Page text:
Yes, Black people can be prejudiced against White people. But, even then, the probability in any given instance is that White Americans are misunderstanding the prudence behind Black avoidance of White attention. Even the “good intentions” of White people can be dangerous. Black Americans often prefer to avoid – or minimize contact with – White people and White places because of this threat. White people often tell jokes and share confidences that are inherently (although often not intentionally) racist. Their discomfort with Race often leads them to tell Black people that they are not racist – which a Black person living in the midst of White supremacy does not want to hear. In their anxiety about Race they will tell Black friends and family that a place they are encouraging them to visit, or work at, is not racist – or even that the only racism they have seen in that place is the racism of Black people against White people (by which they really mean that some Black people in that place have felt the need to protect themselves from White people because there is racism there). It is a puzzle why White people believe that if there is racism they would see it themselves – it is not aimed at them. This all involves complicated misconceptions of how systemic racism works.

It is not surprising that Black people feel a need to avoid White people much of the time. That avoidance is not racism – it is a survival tactic that will continue to be necessary until White people shape up, or “wake up,” which is the origin of “Do you know what time it is?” and the current badly misused “woke.”

CRT has been a concerted attempt – over 40+ years to change the narrative from the talk about “who is a racist” that consumes the White population (and many members of the Daily Kos community), to a demonstration of the many organized ways in which the system itself is racist without intention. The Republican talking points about CRT focus on the idea that it tells children that White people are racist. But, that is exactly what it does NOT do. It is the White American bias toward treating systemic racism as if it were individual prejudice that fuels the Republican talking points and makes them persuasive to so many. We need to adopt the Black American understanding of racism as systemic in order to see past this threat. The efforts to misinterpret CRT are working precisely because so many White Americans have the idea that racism is something that individuals do intentionally – and therefore, the claim that in order for the system to be racist every White person would need to have been a racist from birth, seems to make sense.

The funny part (not that any of this is funny) is that this is actually the nightmare that CRT is trying to save us from. Critical Race Theorists, a group of primarily Black scholars, have been patiently explaining for decades that if White Americans would only understand that racism is baked into the system – White people could stop worrying about the possibility of discovering that they are racist – and go about the work of fixing the system and by extension themselves.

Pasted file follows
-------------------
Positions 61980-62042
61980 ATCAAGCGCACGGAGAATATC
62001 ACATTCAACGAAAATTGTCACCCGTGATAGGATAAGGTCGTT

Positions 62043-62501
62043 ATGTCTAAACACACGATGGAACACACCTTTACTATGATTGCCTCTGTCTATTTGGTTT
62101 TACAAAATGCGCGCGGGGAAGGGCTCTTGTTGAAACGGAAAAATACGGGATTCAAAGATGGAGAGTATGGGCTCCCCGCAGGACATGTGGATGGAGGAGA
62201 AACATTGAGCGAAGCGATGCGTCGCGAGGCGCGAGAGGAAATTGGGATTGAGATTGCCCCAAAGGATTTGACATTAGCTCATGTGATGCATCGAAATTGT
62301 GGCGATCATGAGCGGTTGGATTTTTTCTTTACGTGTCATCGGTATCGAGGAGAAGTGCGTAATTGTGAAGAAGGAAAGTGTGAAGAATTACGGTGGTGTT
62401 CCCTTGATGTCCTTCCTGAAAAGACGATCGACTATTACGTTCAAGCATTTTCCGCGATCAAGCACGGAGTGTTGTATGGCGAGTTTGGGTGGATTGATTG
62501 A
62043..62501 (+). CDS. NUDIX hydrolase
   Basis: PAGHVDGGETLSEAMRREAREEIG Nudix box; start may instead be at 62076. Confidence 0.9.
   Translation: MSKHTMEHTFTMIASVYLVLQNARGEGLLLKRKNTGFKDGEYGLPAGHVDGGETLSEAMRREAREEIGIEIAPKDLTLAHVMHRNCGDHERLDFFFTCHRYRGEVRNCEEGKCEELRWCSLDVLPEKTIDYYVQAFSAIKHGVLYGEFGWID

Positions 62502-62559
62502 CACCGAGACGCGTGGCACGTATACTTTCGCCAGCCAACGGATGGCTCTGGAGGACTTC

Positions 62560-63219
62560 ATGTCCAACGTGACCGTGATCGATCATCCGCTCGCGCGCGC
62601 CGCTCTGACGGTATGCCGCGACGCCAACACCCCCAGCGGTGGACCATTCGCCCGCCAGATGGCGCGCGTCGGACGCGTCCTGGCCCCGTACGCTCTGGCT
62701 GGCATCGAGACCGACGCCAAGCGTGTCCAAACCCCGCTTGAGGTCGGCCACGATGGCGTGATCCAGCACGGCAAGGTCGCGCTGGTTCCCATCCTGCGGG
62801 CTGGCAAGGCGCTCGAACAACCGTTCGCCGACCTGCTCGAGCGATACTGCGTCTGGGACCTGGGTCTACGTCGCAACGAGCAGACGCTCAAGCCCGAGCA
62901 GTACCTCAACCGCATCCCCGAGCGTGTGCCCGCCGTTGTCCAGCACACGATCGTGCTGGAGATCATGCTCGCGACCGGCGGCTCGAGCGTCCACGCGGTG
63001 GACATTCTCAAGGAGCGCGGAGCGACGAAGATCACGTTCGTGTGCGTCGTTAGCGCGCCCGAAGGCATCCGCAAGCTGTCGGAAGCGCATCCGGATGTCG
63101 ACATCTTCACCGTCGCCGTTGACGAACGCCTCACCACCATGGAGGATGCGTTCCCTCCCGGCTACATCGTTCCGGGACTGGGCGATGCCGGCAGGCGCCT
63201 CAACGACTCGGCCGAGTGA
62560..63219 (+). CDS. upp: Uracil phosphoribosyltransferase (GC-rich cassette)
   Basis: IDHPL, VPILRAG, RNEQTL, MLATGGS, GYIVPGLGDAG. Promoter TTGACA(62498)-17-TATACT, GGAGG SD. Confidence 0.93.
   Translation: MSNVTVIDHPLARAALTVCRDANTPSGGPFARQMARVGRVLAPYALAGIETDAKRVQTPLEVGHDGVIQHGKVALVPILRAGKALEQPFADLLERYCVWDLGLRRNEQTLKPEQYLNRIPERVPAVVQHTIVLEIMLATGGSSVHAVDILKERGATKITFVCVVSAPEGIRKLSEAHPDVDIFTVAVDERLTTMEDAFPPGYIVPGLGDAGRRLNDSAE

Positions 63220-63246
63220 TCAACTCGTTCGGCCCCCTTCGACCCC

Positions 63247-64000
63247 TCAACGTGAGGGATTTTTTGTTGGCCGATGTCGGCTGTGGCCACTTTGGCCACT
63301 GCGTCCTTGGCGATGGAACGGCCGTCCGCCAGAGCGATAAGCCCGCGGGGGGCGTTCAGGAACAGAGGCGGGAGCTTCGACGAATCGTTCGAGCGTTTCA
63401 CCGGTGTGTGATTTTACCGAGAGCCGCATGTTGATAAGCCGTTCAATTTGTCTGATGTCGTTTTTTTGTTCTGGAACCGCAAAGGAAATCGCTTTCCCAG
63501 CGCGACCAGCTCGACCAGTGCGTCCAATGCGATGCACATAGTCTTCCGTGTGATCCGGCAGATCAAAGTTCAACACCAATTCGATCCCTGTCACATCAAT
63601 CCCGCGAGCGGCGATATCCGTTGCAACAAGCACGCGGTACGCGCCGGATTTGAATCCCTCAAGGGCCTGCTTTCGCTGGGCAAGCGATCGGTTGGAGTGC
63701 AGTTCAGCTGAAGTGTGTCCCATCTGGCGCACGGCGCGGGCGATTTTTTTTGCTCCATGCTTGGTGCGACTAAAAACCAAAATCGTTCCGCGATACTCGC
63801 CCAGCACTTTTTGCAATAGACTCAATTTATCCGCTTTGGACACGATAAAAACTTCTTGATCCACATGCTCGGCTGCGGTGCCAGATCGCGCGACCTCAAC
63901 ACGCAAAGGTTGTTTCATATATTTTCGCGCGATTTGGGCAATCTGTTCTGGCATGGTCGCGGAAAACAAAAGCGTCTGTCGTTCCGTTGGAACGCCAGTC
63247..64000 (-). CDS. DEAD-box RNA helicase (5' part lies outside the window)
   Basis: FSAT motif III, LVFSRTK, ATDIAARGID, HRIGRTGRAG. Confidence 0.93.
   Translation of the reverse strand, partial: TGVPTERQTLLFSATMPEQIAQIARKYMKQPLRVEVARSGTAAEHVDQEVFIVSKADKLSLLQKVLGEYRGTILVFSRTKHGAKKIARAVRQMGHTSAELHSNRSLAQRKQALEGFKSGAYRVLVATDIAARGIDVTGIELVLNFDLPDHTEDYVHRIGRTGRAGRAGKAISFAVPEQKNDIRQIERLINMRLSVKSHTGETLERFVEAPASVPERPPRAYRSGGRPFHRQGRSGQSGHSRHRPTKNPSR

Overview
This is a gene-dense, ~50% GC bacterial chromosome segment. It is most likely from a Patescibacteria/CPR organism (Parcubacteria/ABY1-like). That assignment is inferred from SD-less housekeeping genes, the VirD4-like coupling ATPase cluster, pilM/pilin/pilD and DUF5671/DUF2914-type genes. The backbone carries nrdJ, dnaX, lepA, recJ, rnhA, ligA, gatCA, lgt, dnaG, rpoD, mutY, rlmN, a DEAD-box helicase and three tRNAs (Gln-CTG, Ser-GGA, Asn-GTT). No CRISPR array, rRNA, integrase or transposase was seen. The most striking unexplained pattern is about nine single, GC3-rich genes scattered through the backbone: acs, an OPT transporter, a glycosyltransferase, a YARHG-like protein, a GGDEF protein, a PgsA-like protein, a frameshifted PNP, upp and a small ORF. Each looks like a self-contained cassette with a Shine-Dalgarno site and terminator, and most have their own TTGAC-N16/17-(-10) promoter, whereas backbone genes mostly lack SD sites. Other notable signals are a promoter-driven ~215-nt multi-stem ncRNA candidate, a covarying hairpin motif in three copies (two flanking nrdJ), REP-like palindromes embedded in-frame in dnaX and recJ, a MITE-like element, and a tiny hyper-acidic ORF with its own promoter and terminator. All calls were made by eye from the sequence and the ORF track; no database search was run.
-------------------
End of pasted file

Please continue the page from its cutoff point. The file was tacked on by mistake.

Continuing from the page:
Of course, we are all being racist – because we are living in and acting out the laws, customs, and expectations, of a systemically racist system. It should be obvious. Every American, Black, White, and Brown, will at least some of the time be engaging in actions that discriminate against Black Americans and persons of color. Every single one of us. Think about that. In my own research, I have found that the expectations that create disadvantage by Race can be found in daily interactions as mundane as how we introduce ourselves to a new acquaintance. Our conceptions of what is too personal to discuss are often different – and our tolerance of (even preference for) information that reveals social status is not the same. Because we have been living mostly segregated lives for 400 years there are a lot of these differences – most of which White people know nothing about. Overall, I have also found that Black American preferences are more fundamentally democratic than those of White Americans – which should give White Americans pause.

My message for the Daily Kos community is that unless we address this issue head on racism and fascism will win. Right now, they are winning. As deputy White House press secretary Karine Jean-Pierre said yesterday, when asked about CRT and the Virginia election, “great countries are honest right? They have to be honest with themselves about the history, which is good and bad. And our kids should be proud to be American after learning that history.”  On the matter of CRT instruction that is NOT happening in elementary and high schools, she said that the “Republicans are lying. They’re not being honest…And they’re cynically trying to use our kids as a political football.”

How we combat this is not by diffusing CRT. We need to stop denying the racism in our lives and go on the offensive to explain and defend CRT and the impressive results of CRT researchers. High school students should be learning this. To get to that place, we all need to learn enough about systemic racism to understand how it works through us, and through the institutions we work in and depend on, so that we can identify the racism in our own lives and take responsibility for eliminating the racism that is at present built into American life. We must learn how to talk about these issues with any and everyone – including our own children. The first step is to stop protesting that we are not racist and follow BoiseBlue’s example in examining our complacency about the systemic racism in our own lives. The next step is to take a look at the research about how systemic racism shapes everyday life – which is not available to introspection.

For anyone who is willing to take this challenge seriously I have written a book about this – with my co-author Waverly Duck, titled Tacit Racism – University of Chicago Press.


For Progressives to win we must learn enough about Racism to stop using Republican talking points